When I was trusted to iron
my father’s shirts,
white, starchy, cotton,
I took my time.
Smoothing the yoke,
then the sleeves, both sides,
the cuffs, inside and out,
then the shirt front, and back,
and around to the other side.
At the last, the collar, taking care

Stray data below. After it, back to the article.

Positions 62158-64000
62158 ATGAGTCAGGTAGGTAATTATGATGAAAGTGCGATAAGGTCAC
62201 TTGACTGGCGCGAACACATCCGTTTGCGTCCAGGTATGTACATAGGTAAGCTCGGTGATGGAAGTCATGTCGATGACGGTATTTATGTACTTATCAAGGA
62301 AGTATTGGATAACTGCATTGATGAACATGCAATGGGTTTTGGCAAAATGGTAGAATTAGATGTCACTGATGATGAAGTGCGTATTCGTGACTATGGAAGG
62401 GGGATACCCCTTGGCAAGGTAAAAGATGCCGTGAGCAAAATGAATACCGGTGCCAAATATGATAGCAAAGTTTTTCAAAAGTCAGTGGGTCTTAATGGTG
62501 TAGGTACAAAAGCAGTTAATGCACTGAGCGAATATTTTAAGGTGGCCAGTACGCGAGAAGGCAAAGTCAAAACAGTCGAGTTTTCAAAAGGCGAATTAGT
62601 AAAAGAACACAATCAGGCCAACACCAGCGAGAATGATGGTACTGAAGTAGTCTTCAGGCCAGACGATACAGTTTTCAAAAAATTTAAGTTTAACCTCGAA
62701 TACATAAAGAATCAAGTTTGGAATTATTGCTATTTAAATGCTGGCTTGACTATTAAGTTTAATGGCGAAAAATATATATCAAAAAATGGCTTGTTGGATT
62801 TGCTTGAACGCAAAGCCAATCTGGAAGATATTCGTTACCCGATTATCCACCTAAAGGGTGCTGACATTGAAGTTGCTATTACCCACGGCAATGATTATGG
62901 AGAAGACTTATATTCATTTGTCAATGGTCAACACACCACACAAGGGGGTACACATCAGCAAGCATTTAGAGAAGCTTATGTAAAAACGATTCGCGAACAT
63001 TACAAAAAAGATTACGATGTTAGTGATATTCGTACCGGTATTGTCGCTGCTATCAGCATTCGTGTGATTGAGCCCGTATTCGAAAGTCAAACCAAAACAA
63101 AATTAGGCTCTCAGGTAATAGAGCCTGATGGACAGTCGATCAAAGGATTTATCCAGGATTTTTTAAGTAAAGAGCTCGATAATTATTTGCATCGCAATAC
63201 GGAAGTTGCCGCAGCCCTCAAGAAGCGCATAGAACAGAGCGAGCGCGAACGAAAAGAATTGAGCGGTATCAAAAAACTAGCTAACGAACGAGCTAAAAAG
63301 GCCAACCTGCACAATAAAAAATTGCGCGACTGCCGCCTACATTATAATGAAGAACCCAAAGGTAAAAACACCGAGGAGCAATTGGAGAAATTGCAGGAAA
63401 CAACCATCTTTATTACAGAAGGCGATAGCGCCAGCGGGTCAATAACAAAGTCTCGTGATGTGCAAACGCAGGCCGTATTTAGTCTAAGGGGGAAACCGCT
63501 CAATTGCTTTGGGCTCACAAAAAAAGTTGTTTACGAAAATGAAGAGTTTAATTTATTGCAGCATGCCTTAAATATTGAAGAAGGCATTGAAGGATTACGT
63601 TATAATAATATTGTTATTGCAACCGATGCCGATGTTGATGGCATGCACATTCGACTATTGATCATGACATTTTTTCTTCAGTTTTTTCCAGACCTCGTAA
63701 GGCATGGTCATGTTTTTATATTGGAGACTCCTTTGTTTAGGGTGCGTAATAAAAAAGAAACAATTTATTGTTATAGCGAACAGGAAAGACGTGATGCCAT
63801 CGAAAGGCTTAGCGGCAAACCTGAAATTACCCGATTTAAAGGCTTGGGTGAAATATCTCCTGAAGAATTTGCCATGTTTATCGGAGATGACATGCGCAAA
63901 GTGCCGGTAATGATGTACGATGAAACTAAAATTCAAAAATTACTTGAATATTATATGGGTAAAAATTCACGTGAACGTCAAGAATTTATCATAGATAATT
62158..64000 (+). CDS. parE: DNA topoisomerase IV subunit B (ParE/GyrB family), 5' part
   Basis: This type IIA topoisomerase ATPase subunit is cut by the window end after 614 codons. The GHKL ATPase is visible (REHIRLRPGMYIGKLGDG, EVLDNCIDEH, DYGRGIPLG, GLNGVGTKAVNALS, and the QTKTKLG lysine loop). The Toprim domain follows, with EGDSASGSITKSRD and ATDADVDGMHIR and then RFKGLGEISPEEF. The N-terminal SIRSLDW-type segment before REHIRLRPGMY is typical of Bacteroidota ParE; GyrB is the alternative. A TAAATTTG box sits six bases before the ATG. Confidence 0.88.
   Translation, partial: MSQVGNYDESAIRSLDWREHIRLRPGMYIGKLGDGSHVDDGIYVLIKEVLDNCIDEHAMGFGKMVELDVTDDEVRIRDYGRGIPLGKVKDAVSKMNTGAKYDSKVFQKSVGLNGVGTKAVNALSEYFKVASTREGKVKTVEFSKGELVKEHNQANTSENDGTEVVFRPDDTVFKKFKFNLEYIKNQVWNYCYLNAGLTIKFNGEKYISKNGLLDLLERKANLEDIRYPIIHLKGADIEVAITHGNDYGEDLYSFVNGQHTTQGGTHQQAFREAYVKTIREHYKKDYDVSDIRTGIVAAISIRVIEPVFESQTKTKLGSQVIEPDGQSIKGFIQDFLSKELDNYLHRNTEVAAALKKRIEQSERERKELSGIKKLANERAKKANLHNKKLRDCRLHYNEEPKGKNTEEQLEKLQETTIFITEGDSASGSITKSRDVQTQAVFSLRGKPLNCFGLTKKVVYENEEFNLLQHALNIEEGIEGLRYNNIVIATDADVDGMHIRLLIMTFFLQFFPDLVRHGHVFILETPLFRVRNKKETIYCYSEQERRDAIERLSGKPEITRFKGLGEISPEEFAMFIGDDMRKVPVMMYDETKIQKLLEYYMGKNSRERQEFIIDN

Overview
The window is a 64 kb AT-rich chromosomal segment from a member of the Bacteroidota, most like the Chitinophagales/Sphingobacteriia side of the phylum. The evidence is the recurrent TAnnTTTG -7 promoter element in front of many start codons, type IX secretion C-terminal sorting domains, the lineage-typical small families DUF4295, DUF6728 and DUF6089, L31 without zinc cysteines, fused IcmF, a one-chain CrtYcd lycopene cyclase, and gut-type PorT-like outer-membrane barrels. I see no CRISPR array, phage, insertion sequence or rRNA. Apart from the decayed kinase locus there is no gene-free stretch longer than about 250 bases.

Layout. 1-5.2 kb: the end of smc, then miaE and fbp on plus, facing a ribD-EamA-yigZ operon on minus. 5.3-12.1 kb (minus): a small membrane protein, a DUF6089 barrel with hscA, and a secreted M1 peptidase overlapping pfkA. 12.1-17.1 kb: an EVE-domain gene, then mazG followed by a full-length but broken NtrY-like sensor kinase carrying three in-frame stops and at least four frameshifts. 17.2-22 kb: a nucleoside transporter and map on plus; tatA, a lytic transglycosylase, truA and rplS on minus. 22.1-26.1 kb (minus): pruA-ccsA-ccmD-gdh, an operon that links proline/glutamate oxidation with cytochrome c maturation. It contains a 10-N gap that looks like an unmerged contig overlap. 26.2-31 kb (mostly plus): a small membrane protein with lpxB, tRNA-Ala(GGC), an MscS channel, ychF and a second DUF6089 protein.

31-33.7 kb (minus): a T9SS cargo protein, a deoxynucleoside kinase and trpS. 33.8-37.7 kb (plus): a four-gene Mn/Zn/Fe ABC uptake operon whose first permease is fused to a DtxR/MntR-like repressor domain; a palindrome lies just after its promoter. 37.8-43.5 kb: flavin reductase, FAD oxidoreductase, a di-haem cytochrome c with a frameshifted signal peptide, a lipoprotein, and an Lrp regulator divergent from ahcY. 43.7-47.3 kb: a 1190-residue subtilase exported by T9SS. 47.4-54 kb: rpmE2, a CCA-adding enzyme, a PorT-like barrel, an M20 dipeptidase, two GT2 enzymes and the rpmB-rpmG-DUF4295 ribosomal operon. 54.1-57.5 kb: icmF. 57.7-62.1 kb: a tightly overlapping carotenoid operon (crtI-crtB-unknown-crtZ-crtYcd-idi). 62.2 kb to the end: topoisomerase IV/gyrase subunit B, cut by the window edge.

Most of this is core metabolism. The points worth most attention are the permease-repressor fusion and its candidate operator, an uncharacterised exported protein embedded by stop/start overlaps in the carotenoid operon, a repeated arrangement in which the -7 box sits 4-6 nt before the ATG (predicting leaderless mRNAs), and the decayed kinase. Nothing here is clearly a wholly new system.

there were no creases by the points.
I hung them on hangers in the closet,
with all the buttons facing right.
At breakfast, I sat proudly as he ate,
ready for work, looking good,
no wrinkles in the collar.
This poem first appeared in Dust and Fire.
Used here with the author’s permission.